SOLUTION: Check the beneficiary information on your life insurance policies regularly, but at least every two years or when there is a major life change, including marriage, divorce, birth of children, etc. Special note: if you leave money to minors, there must be a guardian of the money because the court system usually does not release hundreds or thousands of dollars for use by children at their own discretion. If you do not appoint a person of your choice, the court will appoint a guardian for the money, who may or may not be a person of your choice. It could be the person you chose to take care of your offspring on a daily basis.
3. NOT TO BE OR NOT TO CHANGE IRAS INFORMATION
Insurance contracts and IRAs share a very important common feature, as in most cases they are affected by laws outside of probate and probate processes. I say most cases because if you have a cash value life insurance policy (permanent policy as opposed to term policy), that value may qualify you to pay federal estate taxes if your estate is large enough. This is NOT a good thing to happen to you. Estate law may apply to IRA money if you name your property as the beneficiary instead of a person. Even if it costs you nothing if you die, if you don’t name a beneficiary, it could potentially cost your loved ones millions. The reason is that IRAs inherited by an individual can benefit from what is known as an “IRA stretch.”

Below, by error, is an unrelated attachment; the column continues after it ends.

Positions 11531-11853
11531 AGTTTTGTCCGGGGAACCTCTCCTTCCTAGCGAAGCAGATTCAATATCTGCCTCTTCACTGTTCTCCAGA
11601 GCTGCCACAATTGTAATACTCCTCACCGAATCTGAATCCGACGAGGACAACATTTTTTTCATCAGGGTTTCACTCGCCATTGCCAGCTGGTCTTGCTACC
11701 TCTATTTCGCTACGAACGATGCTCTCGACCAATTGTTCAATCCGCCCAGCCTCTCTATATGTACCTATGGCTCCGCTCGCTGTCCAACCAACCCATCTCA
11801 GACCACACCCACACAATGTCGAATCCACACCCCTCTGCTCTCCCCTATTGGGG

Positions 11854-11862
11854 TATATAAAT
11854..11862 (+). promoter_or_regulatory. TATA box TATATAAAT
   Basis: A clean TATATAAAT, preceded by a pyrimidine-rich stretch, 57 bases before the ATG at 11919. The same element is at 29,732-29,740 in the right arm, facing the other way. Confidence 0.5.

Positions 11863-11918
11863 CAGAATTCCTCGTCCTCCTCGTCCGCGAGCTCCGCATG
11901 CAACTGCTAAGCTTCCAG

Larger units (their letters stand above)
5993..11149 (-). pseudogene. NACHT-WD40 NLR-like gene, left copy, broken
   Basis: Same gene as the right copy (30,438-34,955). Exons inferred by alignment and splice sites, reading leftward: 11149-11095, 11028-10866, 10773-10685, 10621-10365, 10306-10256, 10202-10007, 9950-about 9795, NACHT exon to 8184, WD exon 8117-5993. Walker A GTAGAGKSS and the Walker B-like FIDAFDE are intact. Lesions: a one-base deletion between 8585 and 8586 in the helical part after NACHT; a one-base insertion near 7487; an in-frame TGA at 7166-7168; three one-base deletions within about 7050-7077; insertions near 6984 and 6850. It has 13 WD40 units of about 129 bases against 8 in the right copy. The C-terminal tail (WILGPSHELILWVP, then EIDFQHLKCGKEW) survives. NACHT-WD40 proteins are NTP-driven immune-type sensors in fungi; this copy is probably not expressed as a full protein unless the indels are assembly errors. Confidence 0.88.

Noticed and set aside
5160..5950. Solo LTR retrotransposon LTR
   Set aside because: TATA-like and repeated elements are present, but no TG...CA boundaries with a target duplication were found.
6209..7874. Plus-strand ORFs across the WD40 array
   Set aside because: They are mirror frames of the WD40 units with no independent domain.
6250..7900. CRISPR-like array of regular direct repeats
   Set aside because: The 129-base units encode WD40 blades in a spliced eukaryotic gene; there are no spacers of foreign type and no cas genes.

Here’s the Cliff’s Notes version of Stretch. Let’s say you’re at the age at which you must take required minimum distributions (RMDs) when you die, which means you’re over age 70 1/2. Also, let’s say you leave your IRA to your 35-year-old son or daughter. After inheriting an IRA from your son or daughter, because they are wise, go to Halas Consulting to learn the best way to take possession of your new wealth. The good folks at Halas Consulting advise your son or daughter on setting up a beneficiary IRA. Basically what happens is when ownership is properly transferred, your son or daughter still has to continue taking RMDs, but they do so based on their younger age and not your older age. This means that less is distributed for taxation if the IRA is a traditional IRA rather than a Roth IRA, which may never be taxed. If they also get Halas Consulting to manage the money and it’s set up in the right asset allocation model, that money can potentially grow very large (we’re talking millions here) with a tax advantage, so the money only comes in smaller amounts. released annually until your child reaches about the half-century mark to meet the RMD. This is a good thing.